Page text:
1997   USA Suicide Kings
Suicide Kings Image Cover
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Director:Peter O'Fallon
Studio:Lions Gate
Writer:Don Stanford, Josh McKinney
IMDb Rating:6.9 (14,556 votes)
Genre:Drama, Mystery, Crime
Duration:103 min
Languages:English
IMDb:0120241
Amazon:B00005QAOZ
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Peter O'Fallon  ...  (Director)
Don Stanford, Josh McKinney  ...  (Writer)
 
Mark Watson (II)  ...  
Christopher Walken  ...  Carlo Bartolucci
Denis Leary  ...  Lono Veccio
Nina Siemaszko  ...  Jennifer
Jay Della  ...  Bartender (as Jay Fiondella)
Mark Watson  ...  Doorman
Henry Thomas  ...  Avery Chasten
Sean Patrick Flanery  ...  Max Minot
Nathan Dana Aldrich  ...  Marcus (as Nathan Dana)
Jay Mohr  ...  Brett Campbell
Jeremy Sisto  ...  T.K.
Frank Medrano  ...  Heckle
Brad Garrett  ...  Jeckyll
James Peter 'JP' O'Fallon Jr.  ...  Kid #1
Nicholas Huttloff  ...  Kid #2
Trent Bross  ...  Maitre D'
Christopher Baffa  ...  Cinematographer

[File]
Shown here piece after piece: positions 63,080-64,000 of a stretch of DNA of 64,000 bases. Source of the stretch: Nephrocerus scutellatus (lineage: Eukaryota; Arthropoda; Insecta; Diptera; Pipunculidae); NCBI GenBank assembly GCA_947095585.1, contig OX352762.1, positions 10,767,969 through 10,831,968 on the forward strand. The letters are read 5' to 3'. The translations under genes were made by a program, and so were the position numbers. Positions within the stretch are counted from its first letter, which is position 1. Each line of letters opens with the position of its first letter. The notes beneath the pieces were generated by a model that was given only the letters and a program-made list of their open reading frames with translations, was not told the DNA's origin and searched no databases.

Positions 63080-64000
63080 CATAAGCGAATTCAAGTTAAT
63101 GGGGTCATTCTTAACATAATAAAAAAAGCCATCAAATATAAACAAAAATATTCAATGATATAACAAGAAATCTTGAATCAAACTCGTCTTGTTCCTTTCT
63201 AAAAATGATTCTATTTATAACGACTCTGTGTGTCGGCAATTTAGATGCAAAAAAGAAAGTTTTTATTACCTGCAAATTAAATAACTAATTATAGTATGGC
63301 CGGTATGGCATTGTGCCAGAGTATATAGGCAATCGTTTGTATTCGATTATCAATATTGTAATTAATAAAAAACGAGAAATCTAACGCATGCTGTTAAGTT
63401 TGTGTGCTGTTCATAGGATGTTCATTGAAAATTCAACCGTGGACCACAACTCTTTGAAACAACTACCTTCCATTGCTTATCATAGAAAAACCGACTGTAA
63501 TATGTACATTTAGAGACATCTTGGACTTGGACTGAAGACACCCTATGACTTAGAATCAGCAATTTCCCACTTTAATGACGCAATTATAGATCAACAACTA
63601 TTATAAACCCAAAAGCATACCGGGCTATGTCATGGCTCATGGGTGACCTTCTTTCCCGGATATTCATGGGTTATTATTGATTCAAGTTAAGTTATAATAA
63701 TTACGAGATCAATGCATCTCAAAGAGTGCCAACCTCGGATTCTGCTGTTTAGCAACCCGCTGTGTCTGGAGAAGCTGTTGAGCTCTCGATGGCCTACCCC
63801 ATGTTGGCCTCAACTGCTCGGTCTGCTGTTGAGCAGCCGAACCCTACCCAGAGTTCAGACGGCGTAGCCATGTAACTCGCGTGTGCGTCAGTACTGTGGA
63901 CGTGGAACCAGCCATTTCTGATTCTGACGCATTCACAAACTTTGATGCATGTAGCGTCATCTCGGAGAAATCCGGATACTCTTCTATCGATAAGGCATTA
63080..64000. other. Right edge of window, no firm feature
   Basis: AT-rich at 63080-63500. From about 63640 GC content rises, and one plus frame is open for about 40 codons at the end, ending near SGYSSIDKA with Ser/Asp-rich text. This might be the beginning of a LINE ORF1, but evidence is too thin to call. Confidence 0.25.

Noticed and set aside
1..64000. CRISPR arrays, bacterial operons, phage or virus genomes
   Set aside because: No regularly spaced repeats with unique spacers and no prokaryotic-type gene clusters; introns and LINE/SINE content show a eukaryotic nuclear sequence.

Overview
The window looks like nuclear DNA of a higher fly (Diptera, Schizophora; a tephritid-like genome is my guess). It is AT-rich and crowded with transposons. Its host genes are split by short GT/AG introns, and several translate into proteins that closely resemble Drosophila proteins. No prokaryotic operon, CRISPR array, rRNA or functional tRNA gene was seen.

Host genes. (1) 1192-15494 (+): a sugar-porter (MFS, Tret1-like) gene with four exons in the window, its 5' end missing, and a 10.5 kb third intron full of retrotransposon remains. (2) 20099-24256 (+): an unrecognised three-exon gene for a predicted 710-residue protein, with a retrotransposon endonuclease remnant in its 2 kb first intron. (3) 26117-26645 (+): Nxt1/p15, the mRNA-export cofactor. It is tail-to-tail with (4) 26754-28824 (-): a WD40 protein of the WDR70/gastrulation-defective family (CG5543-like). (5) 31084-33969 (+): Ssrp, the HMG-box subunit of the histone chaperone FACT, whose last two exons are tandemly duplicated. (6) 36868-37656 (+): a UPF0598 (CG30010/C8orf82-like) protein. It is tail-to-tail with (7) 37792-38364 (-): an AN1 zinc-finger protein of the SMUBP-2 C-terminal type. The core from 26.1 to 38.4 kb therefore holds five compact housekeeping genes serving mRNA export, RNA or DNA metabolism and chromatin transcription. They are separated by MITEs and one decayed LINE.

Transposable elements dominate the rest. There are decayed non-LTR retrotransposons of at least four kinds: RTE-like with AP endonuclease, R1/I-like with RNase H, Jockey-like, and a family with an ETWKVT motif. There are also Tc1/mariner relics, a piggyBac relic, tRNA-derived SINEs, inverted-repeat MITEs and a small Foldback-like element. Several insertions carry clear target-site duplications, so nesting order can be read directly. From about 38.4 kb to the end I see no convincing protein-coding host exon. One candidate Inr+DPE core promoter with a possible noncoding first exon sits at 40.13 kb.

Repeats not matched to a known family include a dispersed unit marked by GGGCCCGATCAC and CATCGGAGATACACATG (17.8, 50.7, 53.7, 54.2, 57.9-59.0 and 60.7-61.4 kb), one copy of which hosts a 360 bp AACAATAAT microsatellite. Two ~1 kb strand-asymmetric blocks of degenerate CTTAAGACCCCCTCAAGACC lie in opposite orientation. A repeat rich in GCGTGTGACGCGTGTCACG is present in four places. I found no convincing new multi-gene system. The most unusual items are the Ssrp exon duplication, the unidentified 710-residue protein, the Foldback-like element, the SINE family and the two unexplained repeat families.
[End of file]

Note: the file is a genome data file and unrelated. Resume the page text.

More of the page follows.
Comments: Their plan was perfect... they weren't.

Summary: Here's another gritty independent film that tries to invade Tarantino territory by casting Christopher Walken--that most reliable of indie-film actors--as a Mobster who gets chummy with a group of preppie-like young men and becomes the victim of a kidnapping scheme. One of the kidnappers (Henry Thomas) has a sister who's been abducted by another group of kidnappers, and they've bagged Walken for his Mob connections and negotiating power. What follows is a game of psychological strategy in which the desperate group of guys slowly lose their advantage to the smarter, more experienced gangster--even though they've got Walken tied to a chair. The situation turns volatile when the young men start to doubt the wisdom of their strategy and suspect betrayal within the group, and Suicide Kings turns into a talky, repetitious thriller only partially redeemed by Denis Leary's cagey role as Walken's Mob lieutenant. The movie's a showcase for its cast of rising talent (including Jay Mohr, Jeremy Sisto, Johnny Galecki, and Sean Patrick Flanery), but not even Walken can hold it all together. What's best about the film is Leary's sinister presence in a peripheral role and Walken's trademark villainy, here toned down to a steady, simmering menace. --Jeff Shannon


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